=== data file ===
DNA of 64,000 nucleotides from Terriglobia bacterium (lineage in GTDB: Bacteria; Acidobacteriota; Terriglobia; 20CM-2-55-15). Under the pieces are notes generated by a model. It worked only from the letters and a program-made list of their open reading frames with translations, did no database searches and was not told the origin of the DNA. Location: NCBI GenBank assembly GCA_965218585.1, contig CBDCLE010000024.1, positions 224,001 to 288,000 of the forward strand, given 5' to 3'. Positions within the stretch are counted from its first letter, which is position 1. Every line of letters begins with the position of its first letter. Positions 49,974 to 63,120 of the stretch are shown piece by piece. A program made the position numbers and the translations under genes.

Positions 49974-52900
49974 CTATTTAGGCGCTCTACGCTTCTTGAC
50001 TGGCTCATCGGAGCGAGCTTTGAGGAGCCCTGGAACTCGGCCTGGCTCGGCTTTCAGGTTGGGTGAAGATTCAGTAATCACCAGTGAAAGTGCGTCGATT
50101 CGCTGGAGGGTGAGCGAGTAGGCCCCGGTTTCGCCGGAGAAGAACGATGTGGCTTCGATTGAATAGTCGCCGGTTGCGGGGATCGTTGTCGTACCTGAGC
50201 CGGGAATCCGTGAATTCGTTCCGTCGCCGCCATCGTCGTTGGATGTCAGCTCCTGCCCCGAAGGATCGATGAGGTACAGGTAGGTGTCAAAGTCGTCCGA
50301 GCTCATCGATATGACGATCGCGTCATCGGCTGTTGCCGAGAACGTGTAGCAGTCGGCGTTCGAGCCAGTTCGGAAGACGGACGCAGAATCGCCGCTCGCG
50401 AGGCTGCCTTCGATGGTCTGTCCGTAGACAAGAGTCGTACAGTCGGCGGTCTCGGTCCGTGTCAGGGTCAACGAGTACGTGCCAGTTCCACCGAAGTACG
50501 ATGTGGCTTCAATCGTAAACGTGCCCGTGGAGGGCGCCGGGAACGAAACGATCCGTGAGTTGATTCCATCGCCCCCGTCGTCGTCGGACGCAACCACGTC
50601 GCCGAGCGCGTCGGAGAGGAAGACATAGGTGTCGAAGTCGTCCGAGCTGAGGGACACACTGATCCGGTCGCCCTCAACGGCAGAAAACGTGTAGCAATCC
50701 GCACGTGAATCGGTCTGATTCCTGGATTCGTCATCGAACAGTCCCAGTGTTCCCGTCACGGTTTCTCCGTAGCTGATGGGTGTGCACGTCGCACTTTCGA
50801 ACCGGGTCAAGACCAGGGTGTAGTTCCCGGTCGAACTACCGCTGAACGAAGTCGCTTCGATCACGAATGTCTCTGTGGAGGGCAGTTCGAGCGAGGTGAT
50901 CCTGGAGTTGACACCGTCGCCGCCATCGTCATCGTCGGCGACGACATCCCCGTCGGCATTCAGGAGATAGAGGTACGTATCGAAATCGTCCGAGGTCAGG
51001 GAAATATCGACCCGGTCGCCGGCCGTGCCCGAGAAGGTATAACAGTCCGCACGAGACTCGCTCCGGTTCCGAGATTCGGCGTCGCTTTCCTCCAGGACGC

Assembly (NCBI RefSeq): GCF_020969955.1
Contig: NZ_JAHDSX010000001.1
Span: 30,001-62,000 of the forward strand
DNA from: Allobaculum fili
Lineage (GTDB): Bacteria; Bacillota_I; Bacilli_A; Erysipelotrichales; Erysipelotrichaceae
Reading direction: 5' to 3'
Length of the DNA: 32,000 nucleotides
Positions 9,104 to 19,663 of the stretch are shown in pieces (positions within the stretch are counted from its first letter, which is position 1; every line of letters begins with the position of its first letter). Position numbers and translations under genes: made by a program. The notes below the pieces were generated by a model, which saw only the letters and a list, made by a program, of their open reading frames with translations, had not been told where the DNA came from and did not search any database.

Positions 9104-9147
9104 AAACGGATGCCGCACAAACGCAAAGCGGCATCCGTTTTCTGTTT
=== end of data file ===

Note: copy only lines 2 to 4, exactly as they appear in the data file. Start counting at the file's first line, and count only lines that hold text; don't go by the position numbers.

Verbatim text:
Positions 49974-52900
49974 CTATTTAGGCGCTCTACGCTTCTTGAC
50001 TGGCTCATCGGAGCGAGCTTTGAGGAGCCCTGGAACTCGGCCTGGCTCGGCTTTCAGGTTGGGTGAAGATTCAGTAATCACCAGTGAAAGTGCGTCGATT